J. Vermeulen, 2000, 125
  • as underlying stem form: Finally, there are indications that is the underlying stem of the transitive verb ‘have’. The transitive verb liefhet / liefhê love, (lit.) dear have, is unique in being a “separable” compound with ‘have’ as final stem, and is also often used in the passive voice.  The functional distribution of the ‘have’ stem in this verb could be expected to resemble that of the transitive  verb hê/ het, e.g. het in finite contexts, in infinitive contexts (cf. om te , moet )  and that it would share the irregular past participle gehad with hê/ het, viz. liefgehad. This is indeed the case with het as auxiliary, as in

    Example 27

    Hulle het mekaar liefgehad.
    they have.AUX each.other dear.have.PST.PTCP
    They loved each other.

    However, with word or wees as passive auxiliary, the past participle is consistently found to be liefgehê  rather than liefgehad, e.g.

    Example 28

    a. Sy was 'n vrou wat sou kon liefhê en liefgehê word.
    she was a woman who.REL will.AUX.MOD.PRT can.AUX.MOD.PRT love.INF and love.have.PST.PTCP be.AUX.PASS.PRS
    She was a woman who would be able to love and be loved.
    P.G. du Plessis: Fees, 2008, 350
    b. ...Waar twee kinders versorg en liefgehê moet word.
    where  two children  care.for.PST.PTCP and love.have.PST.PTCP must.AUX.MOD be.AUX.PASS.PRS
    Where two children need to be cared for and loved.
    H. Gunter: Plaas in Afrika, 2007, 146
    c. Wat hy soek, is om liefgehê te word.
    that.REL he look.for is for.COMP love.have.PST.PTCP PTCL.INF be.AUX.PASS.PRS
    What he is looking for, is to be loved.
    E. Venter: Santa Gamka, 2009, 225
    d. Jy wou liefgehê wees op jou voorwaardes
    you want.to.AUX.MOD.PRT love.have.PST.PTCP be.AUX.PASS.INF on your terms
    You wanted to be loved on your terms.
    L. van Nierop, 2013, 198

    As liefgehê – but not liefgehad – is moreover able to scramble or move leftwards like other past participles, viz.

    Example 29

    a. Dat sy <liefgehê> sou <liefgehê> kon <liefgehê> word, is waar
    that.COMP she <love.PST.PTCP> shall.AUX.MOD.PRT <love.PST.PTCP> can.AUX.MOD.PRT <love.PST.PTCP> be.AUX.PASS.PRS is true
    That it was possible for her to be loved is true.
    b. Dat hy haar *<liefgehad> sou *<liefgehad> kon <liefgehad het, is waar.
    that.COMP he her <love.PST.PTCP> will.AUX.MOD.PRT <love.PST.PTCP> can.AUX.MOD.PRT <love.PST.PTCP> have.AUX is true
    That he would have been able to love her, is true.

    it seems likely that liefhê is the underlying form of this verb, and may indeed be the underlying stem form of the transitive verb het have in Afrikaans.

As an alternative to the more usual expression of progressive aspect (cf. Breed and Van Huyssteen 2015) with non-stative verbs, as in:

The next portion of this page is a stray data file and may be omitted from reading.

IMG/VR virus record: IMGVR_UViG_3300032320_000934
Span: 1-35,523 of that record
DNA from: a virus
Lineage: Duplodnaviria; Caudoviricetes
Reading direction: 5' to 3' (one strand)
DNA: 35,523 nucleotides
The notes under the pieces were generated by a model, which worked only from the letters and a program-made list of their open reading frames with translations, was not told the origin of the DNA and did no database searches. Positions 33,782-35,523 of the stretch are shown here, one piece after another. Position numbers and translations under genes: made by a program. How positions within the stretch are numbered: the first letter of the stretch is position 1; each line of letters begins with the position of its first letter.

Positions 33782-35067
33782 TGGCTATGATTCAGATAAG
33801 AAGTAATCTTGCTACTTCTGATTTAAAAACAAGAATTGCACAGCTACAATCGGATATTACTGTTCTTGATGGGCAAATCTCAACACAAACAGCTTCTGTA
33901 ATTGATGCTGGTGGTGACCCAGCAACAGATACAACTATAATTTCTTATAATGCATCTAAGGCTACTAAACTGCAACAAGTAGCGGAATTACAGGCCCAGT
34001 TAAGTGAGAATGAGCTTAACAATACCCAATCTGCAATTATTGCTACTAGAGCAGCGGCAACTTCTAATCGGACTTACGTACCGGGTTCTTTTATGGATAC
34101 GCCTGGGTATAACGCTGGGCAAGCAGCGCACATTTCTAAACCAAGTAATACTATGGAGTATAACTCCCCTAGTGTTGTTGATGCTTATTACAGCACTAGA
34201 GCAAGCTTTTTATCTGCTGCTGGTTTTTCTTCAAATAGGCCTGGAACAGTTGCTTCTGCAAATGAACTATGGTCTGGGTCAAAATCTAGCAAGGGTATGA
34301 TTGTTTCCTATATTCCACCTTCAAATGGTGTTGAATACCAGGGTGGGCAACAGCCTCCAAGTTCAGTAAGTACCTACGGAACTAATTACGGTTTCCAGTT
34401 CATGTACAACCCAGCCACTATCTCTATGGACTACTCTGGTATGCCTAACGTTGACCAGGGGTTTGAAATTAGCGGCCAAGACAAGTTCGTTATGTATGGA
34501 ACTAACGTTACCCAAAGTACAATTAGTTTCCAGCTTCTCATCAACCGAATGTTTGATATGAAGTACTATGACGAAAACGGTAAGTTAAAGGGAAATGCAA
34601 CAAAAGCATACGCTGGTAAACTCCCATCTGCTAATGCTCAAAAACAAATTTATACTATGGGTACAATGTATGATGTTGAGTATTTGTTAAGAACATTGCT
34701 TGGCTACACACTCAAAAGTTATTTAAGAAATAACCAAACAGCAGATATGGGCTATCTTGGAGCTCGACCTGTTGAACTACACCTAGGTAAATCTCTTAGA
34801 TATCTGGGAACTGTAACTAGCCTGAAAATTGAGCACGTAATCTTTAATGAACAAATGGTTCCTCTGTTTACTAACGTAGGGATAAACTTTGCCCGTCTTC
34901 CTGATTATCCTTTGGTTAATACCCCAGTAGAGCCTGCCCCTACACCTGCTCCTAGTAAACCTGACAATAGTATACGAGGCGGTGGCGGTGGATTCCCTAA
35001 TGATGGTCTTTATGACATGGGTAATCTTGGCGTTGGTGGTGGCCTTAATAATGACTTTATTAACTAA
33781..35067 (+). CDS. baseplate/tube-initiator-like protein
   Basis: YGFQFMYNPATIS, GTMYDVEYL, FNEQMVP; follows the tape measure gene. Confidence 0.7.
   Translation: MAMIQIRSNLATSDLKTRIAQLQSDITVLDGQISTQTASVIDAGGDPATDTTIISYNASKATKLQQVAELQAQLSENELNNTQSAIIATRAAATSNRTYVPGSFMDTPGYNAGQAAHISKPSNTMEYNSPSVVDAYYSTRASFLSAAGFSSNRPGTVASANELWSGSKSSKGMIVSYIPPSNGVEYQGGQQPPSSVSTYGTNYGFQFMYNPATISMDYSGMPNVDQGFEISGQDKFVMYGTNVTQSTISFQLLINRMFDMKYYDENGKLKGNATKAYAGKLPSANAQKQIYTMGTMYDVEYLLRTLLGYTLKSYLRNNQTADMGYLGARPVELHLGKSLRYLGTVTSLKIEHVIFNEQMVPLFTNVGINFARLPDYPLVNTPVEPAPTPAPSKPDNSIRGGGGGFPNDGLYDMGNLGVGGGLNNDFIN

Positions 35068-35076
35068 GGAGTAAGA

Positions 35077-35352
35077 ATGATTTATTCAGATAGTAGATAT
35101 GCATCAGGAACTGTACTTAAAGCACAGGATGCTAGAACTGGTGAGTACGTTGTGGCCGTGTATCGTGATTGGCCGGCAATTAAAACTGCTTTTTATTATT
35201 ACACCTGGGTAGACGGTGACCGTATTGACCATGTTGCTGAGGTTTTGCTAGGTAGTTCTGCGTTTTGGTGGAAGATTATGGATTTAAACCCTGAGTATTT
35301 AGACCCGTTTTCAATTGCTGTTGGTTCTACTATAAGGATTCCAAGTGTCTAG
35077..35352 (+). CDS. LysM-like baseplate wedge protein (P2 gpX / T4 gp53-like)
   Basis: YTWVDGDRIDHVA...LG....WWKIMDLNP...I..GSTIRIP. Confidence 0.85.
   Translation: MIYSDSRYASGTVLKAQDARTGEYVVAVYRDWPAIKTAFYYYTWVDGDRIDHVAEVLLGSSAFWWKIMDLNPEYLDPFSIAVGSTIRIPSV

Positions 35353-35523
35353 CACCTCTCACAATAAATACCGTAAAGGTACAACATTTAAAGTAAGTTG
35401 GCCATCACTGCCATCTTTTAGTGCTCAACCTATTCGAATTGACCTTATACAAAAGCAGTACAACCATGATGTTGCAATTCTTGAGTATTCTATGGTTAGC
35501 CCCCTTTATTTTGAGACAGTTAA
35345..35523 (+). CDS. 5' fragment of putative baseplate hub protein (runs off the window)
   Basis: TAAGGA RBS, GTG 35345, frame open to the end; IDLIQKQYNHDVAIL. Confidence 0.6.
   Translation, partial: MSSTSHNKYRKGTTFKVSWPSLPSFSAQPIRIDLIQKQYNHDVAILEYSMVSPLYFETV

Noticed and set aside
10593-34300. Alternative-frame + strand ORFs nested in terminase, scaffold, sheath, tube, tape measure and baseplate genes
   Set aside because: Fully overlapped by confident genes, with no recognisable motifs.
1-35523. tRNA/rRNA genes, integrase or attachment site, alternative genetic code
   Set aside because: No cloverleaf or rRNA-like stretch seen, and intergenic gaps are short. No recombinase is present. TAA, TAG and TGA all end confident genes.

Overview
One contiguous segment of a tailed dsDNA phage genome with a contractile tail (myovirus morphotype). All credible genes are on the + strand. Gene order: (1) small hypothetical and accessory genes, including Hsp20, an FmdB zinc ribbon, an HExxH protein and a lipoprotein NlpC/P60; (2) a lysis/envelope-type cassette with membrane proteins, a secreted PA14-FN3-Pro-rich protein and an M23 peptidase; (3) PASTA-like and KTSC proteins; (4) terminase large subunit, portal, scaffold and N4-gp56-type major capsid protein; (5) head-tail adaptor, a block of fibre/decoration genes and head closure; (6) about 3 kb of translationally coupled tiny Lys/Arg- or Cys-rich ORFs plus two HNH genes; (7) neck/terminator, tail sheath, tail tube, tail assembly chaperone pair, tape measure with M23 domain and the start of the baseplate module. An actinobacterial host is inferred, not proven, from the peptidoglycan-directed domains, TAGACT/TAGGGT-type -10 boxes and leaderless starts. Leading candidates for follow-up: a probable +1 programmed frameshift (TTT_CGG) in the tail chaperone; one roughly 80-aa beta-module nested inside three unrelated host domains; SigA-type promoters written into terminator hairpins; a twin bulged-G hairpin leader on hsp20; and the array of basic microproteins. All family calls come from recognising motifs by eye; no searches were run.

Example 30

Hulle is hard aan die werk.
they be.PRS hard on the work.NMLZ
They are working hard.

a construction with the Dutch definite article (neutral) and inflected infinitive (aan 't + VB) is sometimes used. Breed and Van Huyssteen (2015:258-259) indicate that the construction in this form is used mainly for stylistic reasons and becoming antiquated.  An -e is affixed to the Afrikaans verbal base to resemble the Dutch infinitive ending in -en.

Example 31

a. ... terwyl hy vrolik aan’t drinke was
while  he  merrily  on=the drink.NMLZ was
while he was drinking merrily
C. Karsten: Man van min belang, 2013, 7
b. Sy pa se liggaam is leeg en vinnig kouer aan’t worde
his father POSS body is empty and fast colder on=the become.NMLZ
His father’s body is empty and getting colder quickly
E. Venter: Wolf, wolf, 2013, 203
c. Aan 't tjanke oor die ballon ...
on=the squeal.NMLZ over the balloon
Squealing about the balloon ....
A.H. de Vries: Wye oop Karoo, 2002, 14

A small set of inflected infinitives (cf. Ponelis 1979:247, 432) occur mainly (though with low productivity) in a number of fixed expressions with the verbal particle te to (rather than om ... te),  e.g. te wet-e kom (weet know), te kenn-e gee (ken know ), te begryp-e (begryp understand), te verstan-e (verstaan understand), te dank-e aan (dank thank), te wyt-e aan (wyt blame), te hor-e kry (hoor hear). Once again, an -e is affixed to the Afrikaans verbal base to resemble the Dutch infinitive in -en. In

Example 32

a. Dit is heeltemal te begrype.
it  is quite PTCL.INF understand.INF
It is quite understandable.
b. red wat daar te redde is
save that.REL there PTCL.INF save.INF is
save what there is to save
P.G. du Plessis: Fees, 2008, 306
c. Sal hy te vertroue wees?